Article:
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Politics

China's Xi takes anti-corruption fight to new heights

BEIJING -- In a move calculated to show President Xi Jinping's resolve not to let precedent stand in the way of fighting graft, China's leadership brought corruption charges against a former member of the all-powerful Politburo Standing Committee on Friday.

     Zhou Yongkang, who headed China's security apparatus under ex-President Hu Jintao, was indicted on charges of bribery, abuse of power and intentional disclosure of state secrets. Never before under Communist Party rule has someone of Zhou's stature been brought to heel in such a way.

     Zhou is expected to stand trial in Tianjin as early as this year and could face life imprisonment or worse. How much access foreign media will get to the courtroom remains to be seen.

     Preparations for the indictment appear to go back to at least December, when Xi replaced Tianjin party secretary Sun Chunlan with Huang Xingguo, said to be close to the president. The city's public security bureau also underwent a personnel reshuffle. These steps seem to have been meant to root out any influence that Zhou might retain there.

     The recent death of Gen. Xu Caihou, once the top uniformed member of the People's Liberation Army, also seems to have affected the timing of the charges against Zhou. Xi's campaign against corruption, by which he has amassed considerable political clout, has bagged a number of high-profile "tigers," starting with Chongqing party secretary Bo Xilai in 2013. Xu fell last year, along with Zhou, and the timing of his trial had been a matter of speculation until he died of bladder cancer last month. Zhou's indictment seems meant to keep the fight against corruption in the public eye.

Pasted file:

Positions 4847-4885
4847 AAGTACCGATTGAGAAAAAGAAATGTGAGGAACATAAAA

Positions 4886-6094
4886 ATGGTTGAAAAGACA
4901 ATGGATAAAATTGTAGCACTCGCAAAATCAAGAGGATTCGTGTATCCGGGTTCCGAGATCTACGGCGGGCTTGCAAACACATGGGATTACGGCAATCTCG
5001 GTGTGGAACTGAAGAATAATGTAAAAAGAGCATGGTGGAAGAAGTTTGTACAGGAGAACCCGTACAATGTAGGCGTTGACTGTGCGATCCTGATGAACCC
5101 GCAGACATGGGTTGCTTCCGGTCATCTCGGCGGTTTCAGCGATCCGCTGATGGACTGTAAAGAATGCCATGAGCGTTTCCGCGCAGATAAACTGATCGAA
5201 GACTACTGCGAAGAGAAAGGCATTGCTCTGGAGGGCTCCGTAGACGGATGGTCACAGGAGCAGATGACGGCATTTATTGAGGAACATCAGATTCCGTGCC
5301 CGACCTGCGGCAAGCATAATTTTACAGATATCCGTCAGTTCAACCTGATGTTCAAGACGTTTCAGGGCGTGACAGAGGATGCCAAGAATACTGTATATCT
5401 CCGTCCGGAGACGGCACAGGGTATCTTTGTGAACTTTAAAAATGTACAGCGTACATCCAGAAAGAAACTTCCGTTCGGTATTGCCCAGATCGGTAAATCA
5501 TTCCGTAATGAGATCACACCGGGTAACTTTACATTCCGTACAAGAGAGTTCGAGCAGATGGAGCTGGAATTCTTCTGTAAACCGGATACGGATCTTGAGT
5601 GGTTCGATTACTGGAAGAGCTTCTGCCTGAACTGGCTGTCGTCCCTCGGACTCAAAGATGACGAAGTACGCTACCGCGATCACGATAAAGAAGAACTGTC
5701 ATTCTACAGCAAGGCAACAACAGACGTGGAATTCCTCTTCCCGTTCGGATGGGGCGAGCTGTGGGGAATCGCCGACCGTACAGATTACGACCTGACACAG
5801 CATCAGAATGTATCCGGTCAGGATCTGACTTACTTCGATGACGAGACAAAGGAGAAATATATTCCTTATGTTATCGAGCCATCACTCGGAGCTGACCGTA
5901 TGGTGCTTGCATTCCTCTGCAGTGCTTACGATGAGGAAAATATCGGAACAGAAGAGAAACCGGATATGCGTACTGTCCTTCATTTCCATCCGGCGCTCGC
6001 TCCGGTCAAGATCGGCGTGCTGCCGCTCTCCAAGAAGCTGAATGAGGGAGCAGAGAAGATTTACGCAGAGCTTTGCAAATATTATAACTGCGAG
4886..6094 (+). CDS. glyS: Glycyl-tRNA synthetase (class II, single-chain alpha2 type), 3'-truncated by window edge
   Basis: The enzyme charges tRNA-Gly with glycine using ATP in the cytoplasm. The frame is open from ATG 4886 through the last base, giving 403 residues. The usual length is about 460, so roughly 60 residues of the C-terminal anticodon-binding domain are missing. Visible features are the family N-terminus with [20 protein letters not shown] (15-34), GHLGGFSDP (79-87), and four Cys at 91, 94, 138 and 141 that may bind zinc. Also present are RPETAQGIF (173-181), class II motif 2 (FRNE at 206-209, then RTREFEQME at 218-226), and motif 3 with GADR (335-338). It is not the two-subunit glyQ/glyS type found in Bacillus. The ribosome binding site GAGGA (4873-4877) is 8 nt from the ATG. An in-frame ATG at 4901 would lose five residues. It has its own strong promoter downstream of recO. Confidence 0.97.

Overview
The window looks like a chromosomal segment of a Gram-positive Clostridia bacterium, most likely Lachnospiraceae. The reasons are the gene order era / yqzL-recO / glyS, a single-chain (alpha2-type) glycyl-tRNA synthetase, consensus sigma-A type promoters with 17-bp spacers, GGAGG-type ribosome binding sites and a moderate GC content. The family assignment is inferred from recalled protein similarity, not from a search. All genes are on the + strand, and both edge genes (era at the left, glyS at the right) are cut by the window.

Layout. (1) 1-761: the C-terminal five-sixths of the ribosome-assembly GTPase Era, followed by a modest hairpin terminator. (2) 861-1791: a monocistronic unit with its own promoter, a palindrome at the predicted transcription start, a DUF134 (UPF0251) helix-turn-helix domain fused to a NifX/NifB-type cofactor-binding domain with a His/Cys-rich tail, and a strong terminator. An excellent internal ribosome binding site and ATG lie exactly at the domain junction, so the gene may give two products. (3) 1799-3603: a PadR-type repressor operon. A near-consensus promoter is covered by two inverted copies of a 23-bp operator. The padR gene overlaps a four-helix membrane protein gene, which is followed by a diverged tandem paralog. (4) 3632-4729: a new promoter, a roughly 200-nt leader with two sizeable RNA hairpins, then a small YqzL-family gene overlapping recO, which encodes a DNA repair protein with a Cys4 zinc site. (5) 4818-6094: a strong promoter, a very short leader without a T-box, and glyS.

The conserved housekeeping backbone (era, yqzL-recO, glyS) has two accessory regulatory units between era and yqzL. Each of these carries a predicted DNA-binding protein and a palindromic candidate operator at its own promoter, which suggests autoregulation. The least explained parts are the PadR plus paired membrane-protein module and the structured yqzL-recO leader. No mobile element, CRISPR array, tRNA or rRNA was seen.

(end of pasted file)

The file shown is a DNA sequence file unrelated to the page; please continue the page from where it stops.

Chinese are wondering who will be the next "tiger" caught. Rumor among party insiders has it that Gen. Guo Boxiong -- like Xu, a vice chairman of the Central Military Commission under Hu -- is already under investigation. The Chinese Internet, too, is rife with speculation about possible targets, albeit couched in code words meant to elude censors. Among the figures mentioned in online posts are former President Jiang Zemin, who still has clout as a party elder, as well as two men loyal to him: ex-Premier Li Peng and former Vice President Zeng Qinghong. Current Vice President Li Yuanchao is rumored to be the next Communist Youth League alumnus to fall after Ling Jihua, Hu's right-hand man, who was brought down last year.

     At the same time, some online comments express disillusionment at the extent of dirty deeds uncovered in the party. A party insider acknowledges that "the anti-corruption campaign has boomeranged" on the government.

    A Chinese magazine reported Wednesday that Liu Tienan, a former vice chairman of China's economic planning commission jailed for bribery, had amassed 150 million yuan ($24.2 million) illegally, along with his family. If true, that would be much more than the 35 million yuan in ill-gotten gains described at his trial. Doubts about such politically charged court cases are becoming more pronounced. One recent online post calls trials in China "a farce."

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